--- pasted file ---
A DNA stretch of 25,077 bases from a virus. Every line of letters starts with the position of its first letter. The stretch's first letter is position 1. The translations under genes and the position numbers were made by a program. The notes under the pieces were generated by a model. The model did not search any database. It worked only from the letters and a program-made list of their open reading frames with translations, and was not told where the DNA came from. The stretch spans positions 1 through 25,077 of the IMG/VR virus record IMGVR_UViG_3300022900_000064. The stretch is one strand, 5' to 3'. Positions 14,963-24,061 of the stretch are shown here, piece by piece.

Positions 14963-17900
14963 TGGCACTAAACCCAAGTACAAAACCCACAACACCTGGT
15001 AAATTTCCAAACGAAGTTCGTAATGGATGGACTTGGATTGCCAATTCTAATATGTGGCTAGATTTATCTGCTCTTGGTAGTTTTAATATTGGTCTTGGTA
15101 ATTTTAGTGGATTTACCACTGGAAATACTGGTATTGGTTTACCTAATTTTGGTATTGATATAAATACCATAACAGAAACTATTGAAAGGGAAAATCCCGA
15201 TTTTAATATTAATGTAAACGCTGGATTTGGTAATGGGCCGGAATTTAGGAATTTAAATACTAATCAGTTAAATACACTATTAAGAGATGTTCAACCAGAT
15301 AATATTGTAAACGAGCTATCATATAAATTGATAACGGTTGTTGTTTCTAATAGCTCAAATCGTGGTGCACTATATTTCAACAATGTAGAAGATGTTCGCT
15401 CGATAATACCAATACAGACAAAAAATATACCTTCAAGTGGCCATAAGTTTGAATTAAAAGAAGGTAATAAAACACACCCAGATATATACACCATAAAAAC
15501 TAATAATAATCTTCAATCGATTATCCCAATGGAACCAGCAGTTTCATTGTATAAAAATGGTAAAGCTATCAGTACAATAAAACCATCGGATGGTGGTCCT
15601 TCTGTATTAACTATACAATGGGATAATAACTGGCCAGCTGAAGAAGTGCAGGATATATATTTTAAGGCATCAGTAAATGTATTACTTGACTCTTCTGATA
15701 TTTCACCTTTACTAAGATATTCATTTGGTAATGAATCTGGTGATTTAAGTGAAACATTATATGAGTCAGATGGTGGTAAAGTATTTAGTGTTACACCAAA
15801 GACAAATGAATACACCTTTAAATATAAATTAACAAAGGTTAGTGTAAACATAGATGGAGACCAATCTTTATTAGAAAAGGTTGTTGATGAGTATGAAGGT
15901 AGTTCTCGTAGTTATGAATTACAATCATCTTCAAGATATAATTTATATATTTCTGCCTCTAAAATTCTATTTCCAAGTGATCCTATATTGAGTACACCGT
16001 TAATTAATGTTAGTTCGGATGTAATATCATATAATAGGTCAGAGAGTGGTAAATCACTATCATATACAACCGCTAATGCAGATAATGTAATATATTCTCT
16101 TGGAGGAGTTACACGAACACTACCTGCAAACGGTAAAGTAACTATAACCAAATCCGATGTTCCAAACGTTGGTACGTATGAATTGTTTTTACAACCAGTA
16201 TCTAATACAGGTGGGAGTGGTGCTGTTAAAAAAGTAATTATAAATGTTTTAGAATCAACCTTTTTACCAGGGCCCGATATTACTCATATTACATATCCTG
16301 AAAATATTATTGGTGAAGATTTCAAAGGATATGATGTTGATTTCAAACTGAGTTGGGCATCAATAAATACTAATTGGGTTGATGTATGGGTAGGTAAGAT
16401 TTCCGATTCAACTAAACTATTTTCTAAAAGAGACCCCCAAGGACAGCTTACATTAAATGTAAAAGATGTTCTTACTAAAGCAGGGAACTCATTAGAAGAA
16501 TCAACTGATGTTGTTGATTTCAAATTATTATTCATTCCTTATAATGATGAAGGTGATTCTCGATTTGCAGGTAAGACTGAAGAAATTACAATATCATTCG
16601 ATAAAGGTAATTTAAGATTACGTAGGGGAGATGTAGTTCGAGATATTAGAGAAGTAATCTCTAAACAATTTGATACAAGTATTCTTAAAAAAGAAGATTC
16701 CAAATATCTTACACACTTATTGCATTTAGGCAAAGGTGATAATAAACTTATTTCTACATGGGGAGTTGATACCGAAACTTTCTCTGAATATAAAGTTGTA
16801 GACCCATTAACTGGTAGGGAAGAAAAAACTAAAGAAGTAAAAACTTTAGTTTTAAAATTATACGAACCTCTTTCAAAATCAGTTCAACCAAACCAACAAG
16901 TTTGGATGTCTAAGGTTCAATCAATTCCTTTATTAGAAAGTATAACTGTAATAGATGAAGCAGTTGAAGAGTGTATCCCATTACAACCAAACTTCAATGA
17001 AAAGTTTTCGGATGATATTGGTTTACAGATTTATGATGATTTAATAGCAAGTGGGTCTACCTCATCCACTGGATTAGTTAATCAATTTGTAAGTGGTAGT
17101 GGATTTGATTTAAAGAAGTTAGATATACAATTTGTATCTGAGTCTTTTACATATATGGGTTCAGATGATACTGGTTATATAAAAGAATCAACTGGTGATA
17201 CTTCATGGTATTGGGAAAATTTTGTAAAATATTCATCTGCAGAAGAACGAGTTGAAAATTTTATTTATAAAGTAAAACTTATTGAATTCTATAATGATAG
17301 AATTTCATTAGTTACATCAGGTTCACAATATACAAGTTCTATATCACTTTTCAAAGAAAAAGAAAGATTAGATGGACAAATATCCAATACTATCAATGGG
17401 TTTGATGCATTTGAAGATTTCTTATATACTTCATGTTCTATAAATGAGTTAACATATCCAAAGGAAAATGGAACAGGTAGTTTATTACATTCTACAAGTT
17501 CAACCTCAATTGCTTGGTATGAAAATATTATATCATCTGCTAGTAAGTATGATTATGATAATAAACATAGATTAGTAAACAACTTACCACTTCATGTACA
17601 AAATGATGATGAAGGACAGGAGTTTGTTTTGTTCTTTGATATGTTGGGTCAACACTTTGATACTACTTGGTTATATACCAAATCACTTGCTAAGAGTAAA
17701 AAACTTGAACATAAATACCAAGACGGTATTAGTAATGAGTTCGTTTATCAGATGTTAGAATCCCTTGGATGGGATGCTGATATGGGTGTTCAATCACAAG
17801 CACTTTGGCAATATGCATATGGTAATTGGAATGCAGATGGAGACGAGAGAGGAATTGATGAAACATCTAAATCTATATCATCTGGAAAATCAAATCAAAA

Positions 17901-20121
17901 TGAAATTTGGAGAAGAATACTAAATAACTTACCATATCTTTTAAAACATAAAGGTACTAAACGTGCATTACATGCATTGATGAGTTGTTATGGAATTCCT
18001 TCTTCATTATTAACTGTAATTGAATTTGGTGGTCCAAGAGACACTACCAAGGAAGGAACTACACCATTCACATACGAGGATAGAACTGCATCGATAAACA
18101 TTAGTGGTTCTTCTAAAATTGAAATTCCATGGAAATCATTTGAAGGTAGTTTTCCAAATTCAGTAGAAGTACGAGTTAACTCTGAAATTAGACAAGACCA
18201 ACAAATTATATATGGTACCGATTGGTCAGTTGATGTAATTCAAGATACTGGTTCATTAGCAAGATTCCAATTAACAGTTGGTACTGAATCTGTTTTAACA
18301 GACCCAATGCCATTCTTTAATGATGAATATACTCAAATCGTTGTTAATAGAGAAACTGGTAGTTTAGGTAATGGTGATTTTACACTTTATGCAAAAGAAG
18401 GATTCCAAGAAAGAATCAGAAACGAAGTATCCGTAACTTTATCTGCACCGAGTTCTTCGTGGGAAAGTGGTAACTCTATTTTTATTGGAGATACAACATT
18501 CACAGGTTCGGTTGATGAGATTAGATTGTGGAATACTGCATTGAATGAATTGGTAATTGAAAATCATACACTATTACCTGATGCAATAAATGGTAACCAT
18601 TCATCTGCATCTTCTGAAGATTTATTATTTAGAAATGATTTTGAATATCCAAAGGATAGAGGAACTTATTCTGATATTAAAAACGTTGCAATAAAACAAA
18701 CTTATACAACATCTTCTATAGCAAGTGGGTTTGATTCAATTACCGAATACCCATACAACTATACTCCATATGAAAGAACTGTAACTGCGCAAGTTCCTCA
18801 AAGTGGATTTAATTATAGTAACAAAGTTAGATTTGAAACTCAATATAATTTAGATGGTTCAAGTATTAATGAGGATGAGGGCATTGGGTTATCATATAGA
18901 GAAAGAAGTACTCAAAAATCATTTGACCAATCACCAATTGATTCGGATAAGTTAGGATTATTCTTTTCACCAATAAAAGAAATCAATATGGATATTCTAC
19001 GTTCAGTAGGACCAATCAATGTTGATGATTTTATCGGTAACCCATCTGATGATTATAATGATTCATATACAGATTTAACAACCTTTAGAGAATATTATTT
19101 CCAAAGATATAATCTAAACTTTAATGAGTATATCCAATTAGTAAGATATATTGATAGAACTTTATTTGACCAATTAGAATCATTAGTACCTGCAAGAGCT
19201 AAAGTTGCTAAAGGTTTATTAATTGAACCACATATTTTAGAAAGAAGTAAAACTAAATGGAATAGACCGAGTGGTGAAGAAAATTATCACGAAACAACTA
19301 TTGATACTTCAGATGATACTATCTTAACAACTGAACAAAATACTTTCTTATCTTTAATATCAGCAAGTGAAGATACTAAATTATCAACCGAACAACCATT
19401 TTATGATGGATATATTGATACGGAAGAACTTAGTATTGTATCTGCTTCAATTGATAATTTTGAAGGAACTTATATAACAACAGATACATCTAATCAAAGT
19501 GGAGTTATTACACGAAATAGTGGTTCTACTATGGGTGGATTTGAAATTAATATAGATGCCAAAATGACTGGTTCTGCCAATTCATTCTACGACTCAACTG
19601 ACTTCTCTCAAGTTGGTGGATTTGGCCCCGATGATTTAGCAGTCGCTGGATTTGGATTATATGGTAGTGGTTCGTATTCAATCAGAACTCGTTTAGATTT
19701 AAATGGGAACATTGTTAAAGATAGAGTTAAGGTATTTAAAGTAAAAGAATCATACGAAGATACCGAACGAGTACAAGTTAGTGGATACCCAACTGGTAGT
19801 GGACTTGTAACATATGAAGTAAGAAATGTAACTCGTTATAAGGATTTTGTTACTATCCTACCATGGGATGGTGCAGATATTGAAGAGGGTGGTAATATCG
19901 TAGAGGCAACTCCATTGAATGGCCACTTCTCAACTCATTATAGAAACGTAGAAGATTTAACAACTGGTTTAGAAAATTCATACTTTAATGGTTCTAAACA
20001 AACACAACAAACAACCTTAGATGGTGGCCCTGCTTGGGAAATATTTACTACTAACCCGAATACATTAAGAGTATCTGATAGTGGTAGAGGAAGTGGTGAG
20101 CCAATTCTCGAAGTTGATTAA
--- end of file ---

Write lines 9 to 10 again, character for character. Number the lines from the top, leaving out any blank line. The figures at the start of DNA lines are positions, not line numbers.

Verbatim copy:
15501 TAATAATAATCTTCAATCGATTATCCCAATGGAACCAGCAGTTTCATTGTATAAAAATGGTAAAGCTATCAGTACAATAAAACCATCGGATGGTGGTCCT
15601 TCTGTATTAACTATACAATGGGATAATAACTGGCCAGCTGAAGAAGTGCAGGATATATATTTTAAGGCATCAGTAAATGTATTACTTGACTCTTCTGATA